Tuesday Tidbits

The Federal Times features an interview with OPM Acting Director Beth Cobert about the federal workforce. Presumably the Senate Homeland Security and Governmental Affairs Committee will hold a hearing on the President’s decision to nominate Ms. Cobert as permanent OPM Director early next year. 

The Centers for Medicare and Medicaid Services announced yesterday the creation of “a new online dashboard to provide information on Medicare spending on prescription drugs, for both Part B (drugs administered in doctors’ offices and other outpatient settings) and Part D (drugs patients administer themselves).”  In other drug news, the Wall Street Journal reported on Saturday about aggressive employer efforts to pave the way for effective use of high priced specialty drugs. For example,

At the University of Minnesota, employees with cancer face a new rule under the health plan. If they are starting on certain expensive drugs, they get just a two-week supply, half the usual amount. Before they can get two more weeks’ worth, a nurse at the university’s pharmacy partner has to confirm they are doing well enough.

The policy, called “split fill,” is designed to avoid paying for drug prescriptions that go half-unused if patients develop side effects and must stop them. It is part of a growing effort to rein in a drug bill the university says rose 8.9% last year, roughly double the rate for other health expenses.

“I don’t want to penalize the patients, but what the drug companies have to realize is they put us in that box” by charging such high prices, said Stephen Schondelmeyer, a pharmacy professor who advises the administration on its benefits for nearly 39,000 employees, retirees and family members. Some of the cancer drugs cost as much as $13,500 a month.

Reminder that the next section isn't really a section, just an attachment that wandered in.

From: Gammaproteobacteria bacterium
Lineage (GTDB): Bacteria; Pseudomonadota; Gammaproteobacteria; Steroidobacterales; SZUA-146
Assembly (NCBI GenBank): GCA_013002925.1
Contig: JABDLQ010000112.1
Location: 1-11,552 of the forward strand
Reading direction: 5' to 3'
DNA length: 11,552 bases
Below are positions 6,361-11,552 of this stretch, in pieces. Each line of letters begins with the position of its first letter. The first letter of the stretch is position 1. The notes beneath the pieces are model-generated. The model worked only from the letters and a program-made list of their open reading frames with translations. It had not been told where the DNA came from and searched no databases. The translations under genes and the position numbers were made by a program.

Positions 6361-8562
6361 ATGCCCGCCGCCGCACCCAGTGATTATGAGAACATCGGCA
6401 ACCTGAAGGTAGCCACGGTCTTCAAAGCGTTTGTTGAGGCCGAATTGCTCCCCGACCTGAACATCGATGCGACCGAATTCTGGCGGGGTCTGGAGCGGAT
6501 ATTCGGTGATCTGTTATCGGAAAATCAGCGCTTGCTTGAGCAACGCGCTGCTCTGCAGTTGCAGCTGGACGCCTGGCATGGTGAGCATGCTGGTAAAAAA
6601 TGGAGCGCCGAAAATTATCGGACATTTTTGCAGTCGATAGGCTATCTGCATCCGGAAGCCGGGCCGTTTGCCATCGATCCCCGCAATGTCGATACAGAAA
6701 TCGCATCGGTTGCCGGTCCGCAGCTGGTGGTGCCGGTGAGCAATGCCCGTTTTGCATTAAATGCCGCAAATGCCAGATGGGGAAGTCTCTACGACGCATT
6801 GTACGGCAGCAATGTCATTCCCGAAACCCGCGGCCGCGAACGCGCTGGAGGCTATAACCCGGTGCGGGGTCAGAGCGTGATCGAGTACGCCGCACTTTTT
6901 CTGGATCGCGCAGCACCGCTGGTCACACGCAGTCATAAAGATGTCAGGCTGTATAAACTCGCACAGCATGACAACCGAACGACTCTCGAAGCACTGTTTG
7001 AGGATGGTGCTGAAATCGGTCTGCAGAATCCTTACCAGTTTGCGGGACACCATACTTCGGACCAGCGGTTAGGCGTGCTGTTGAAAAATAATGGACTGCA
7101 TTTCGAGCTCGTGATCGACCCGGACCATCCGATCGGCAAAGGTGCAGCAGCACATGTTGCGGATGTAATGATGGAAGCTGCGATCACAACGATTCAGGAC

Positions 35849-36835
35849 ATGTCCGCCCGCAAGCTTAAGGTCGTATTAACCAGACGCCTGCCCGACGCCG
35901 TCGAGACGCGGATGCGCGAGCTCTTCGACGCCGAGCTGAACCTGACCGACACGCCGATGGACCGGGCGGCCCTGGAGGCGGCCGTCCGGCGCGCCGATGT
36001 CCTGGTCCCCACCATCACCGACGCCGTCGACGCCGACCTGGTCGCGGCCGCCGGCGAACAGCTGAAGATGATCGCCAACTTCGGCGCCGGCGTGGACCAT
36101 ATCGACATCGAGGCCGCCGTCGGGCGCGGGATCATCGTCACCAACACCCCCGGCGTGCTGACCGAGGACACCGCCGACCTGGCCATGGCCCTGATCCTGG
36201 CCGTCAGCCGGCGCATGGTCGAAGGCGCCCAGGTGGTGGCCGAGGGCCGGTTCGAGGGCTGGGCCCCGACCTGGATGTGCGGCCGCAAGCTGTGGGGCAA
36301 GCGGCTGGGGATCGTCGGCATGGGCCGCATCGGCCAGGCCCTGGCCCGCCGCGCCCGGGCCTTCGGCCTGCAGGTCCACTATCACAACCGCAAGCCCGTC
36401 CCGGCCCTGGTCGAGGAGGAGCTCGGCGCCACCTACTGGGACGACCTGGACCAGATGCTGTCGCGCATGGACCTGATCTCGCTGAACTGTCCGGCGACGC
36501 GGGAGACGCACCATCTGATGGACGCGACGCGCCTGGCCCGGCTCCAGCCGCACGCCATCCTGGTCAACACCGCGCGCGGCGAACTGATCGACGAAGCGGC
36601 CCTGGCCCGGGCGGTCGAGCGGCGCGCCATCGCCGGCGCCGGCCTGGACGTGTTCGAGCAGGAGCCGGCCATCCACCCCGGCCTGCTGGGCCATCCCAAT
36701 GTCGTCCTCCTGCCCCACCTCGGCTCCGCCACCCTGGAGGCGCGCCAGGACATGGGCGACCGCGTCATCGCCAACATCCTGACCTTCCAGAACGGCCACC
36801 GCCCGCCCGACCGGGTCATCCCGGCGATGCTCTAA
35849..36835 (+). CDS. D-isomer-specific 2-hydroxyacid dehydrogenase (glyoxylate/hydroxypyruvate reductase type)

The FEHBlog certainly is not encouraging clients to tear a page out of the University of Minnesota playbook. The article does illustrate the depth of employer concerns.

Also while it’s a downer for the holiday season, Reuters reports on a spike in deaths from opioid and heroin abuse.  “Drug overdoses increased 6.5 percent in 2014 from a year earlier, killing 47,055 people. The highest rates of death from overdose were seen in West Virginia, New Mexico, New Hampshire, Kentucky, and Ohio, the CDC report said.”

Finally, Modern Healthcare and Ihealthbeat report on healthcare industry cybersecurity measures that were included in the recently approved omnibus appropriations measure.

The legislation creates a healthcare industry cybersecurity task force to be established within the law’s first 90 days. The task force will study how other industries combat cyber threats as well as the technical and other challenges that make the healthcare industry vulnerable to attacks.

It also calls for a single pipeline of actionable information on cyber threats that could be accessed in real-time and at no cost. Access to that information is currently cost-prohibitive to small and mid-size healthcare organizations, said Samantha Burch, HIMSS’ senior director of congressional affairs.

That’s welcome news. Jingle bells.